Monday, February 26, 2024

First hydrogen-fueled gas turbine engine for light aircraft tested

The aviation industry is one of the major contributors to greenhouse gas emissions and climate change. To address this challenge, many research projects are exploring different ways to reduce its reliance on fossil fuels and transition to more sustainable sources of energy.

Some airplane and engine makers are researching ways to make existing powerplants run on Sustainable Aviation Fuel, which is already being adopted on a large scale. However, SAF is not entirely clean, and so some companies working on hydrogen-powered engines for aircraft are building their hardware from scratch, trying to come up with never-before-seen solutions. However, engine and rocket manufacturers Safran and turbine engine solutions firm Turbotech are taking a different approach.

Recently, the two companies have completed the first test of a hydrogen-fueled aero gas turbine engine with an ultra-high performance regenerative cycle. The test was made possible by ArianeGroup’s resources and expertise in hydrogen fuel testing for space applications at its Vernon test facility in France.

The tests are part of the BeautHyFuel project to explore hydrogen propulsion solutions for light airplanes. The first trial was conducted using hydrogen fuel stored in gaseous form, and a second phase is set to take place later this year. In this phase, the engine will be connected to a cryogenic liquid storage system developed by Air Liquide to demonstrate the end-to-end integration of a propulsion system that replicates all functions on a complete aircraft.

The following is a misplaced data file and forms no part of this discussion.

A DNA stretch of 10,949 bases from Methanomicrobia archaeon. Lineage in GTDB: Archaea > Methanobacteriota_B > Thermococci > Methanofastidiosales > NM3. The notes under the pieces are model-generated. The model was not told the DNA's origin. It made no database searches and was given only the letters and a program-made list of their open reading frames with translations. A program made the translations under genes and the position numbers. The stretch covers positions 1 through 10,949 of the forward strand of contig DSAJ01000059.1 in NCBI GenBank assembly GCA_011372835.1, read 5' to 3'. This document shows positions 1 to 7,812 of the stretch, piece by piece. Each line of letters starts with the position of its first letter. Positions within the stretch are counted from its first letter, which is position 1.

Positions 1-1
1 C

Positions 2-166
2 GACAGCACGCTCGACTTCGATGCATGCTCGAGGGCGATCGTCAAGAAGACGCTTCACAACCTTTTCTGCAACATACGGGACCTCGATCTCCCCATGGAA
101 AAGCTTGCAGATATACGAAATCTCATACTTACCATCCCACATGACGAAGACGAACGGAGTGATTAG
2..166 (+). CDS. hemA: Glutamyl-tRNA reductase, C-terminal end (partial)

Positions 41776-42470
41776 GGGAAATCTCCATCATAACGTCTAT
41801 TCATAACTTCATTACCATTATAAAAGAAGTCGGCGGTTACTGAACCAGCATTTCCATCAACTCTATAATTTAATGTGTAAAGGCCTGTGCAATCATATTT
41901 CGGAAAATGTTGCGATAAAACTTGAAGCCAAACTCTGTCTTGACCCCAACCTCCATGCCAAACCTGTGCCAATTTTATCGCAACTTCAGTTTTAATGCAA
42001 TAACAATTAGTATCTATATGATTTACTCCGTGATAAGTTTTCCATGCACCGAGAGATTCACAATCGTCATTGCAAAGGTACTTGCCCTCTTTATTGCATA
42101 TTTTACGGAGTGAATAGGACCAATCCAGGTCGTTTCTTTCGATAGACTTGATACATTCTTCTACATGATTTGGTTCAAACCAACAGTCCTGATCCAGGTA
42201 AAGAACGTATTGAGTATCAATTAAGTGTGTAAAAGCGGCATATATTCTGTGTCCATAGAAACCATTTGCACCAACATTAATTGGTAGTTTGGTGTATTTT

“This first experiment carried out using a Turbotech TP-R90 regenerative turboprop engine shows we can convert previously proven internal combustion technologies to create a working zero-carbon solution for general aviation,” said Damien Fauvet, CEO of Turbotech. “As we move to liquid hydrogen fuel, the aim is to offer a high energy-density propulsion system with real commercial applications. Our solution will be readily retrofittable on light airplanes and could have potential in other market segments.”

“This first stage of the project has already gone beyond our expectations,” said Pierre-Alain Lambert, VP of Hydrogen Programs for Safran. “Our objective was to validate the behavior of the engine and fuel control system at all phases, from engine start to full throttle, as well as strategies in the event of a failure. For Safran, this kind of small-scale investigation is really valuable because we can learn quickly and nimbly. It complements our other, larger-scale initiatives aimed at removing the barriers to hydrogen propulsion for air transport, such as our technology demonstration in partnership with CFM International as part of Airbus’s ZEROe program, supported by Clean Aviation. ArianeGroup’s expertise in hydrogen testing was decisive in the timely success of this crucial first step.”

The BeautHyFuel joint research project was formed in June 2022 by Turbotech, Elixir Aviation, Safran, Air Liquide, and Daher to design and test a hydrogen propulsion system for light aviation. The goal is to develop a methodology to certify the system for retrofit. The project benefits from the expertise of these companies in various areas, such as turbine technologies, aero-engine manufacturing, fuel system design, hydrogen storage, and aircraft development.

The French government and DGAC are supporting the project through France’s post-pandemic stimulus program. The BeautHyFuel project is part of Safran’s efforts to reduce the greenhouse gas emissions of air transport.